It came from [the late] Sydney Pollack and Anthony Minghella who had optioned it with Harvey Weinstein and I had never adapted a novel before. I really liked the family world and I liked the characters and the emotion of it, and I liked that it was romantic in spite of it being very upsetting. There was an intensity in the setting but it was also romantic. We tried to capture the spirit of the book, which I liked the most. And then of course you try make it your own thing. I personally related to the material from my older son or I never would have probably paid so much attention to it otherwise.
Was your son, who has struggled with some of these similar issues, the reason these guys brought the project to you?
I don't know if they knew about that until I got in the room. You’ve got to use what know, what you’ve got personally to know how to get inside a story. To know specifically and palpably how it's heartbreaking and how it's funny. That's a gift. But having some personal insight into a subject gives you a genuine feeling of where to take it. And, you know I changed a lot of things from the book. The guy in the book was more severely challenged. He had been away from his family for four years. I didn’t know that kind of person, I knew somebody who might have had a different experience, a shorter experience.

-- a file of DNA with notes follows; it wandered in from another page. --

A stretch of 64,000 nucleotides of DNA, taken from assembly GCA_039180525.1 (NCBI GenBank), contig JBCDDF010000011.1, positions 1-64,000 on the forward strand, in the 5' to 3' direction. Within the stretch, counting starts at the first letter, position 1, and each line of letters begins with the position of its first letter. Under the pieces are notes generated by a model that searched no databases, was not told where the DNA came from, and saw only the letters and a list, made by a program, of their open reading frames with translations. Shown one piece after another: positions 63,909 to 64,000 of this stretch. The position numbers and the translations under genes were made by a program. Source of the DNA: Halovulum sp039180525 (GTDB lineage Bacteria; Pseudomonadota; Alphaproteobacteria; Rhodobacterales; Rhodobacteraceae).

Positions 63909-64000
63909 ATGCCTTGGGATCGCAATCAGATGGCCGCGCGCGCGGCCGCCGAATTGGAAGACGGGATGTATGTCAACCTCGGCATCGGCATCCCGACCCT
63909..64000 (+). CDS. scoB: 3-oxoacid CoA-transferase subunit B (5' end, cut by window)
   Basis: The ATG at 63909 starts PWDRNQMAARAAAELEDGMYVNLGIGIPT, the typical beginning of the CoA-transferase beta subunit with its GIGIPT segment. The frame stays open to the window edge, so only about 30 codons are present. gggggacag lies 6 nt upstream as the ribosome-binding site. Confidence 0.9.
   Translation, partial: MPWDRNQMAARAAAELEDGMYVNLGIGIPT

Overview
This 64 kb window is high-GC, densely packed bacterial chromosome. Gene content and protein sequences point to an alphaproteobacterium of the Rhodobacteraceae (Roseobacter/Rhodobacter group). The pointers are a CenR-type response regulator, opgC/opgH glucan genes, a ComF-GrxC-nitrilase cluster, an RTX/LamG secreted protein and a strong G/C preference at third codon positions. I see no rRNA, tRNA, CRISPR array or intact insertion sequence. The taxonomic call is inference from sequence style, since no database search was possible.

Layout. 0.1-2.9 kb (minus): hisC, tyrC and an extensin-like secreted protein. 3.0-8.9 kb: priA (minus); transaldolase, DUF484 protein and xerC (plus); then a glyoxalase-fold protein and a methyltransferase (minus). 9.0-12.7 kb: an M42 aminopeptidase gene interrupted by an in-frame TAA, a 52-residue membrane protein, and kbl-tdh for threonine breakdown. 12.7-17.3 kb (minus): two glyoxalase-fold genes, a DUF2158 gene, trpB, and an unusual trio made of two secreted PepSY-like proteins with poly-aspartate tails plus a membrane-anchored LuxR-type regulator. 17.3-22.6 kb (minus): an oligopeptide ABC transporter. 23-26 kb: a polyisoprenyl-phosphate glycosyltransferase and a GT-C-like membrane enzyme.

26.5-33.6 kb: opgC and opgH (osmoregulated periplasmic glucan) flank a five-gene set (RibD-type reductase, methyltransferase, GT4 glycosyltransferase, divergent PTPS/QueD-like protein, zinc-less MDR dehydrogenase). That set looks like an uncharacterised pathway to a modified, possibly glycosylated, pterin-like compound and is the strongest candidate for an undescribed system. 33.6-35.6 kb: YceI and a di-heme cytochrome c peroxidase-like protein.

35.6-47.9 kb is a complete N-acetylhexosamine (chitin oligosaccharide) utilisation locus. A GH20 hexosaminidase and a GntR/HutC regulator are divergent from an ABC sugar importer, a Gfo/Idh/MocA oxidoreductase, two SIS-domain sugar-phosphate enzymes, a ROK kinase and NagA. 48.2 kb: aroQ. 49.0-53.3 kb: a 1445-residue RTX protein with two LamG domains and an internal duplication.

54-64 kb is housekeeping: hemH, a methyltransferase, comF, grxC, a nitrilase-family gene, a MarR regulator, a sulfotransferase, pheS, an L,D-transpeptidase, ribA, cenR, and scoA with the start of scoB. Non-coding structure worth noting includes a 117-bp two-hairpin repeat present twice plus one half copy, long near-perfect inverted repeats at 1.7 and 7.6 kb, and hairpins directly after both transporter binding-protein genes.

You wrote a script five years ago. How different is it from the one that we see on screen?
Well, it grew a lot and changed a lot. You know you write it about 20 to 25 times over the years. When I first wrote it I was thinking of Vince Vaughn and Zooey Deschanel you know because I really liked both of them, but it didn't come together at that time. Vince was a fan of the script at the time.
You guys have almost worked together several times. It seems like you would be a good fit together.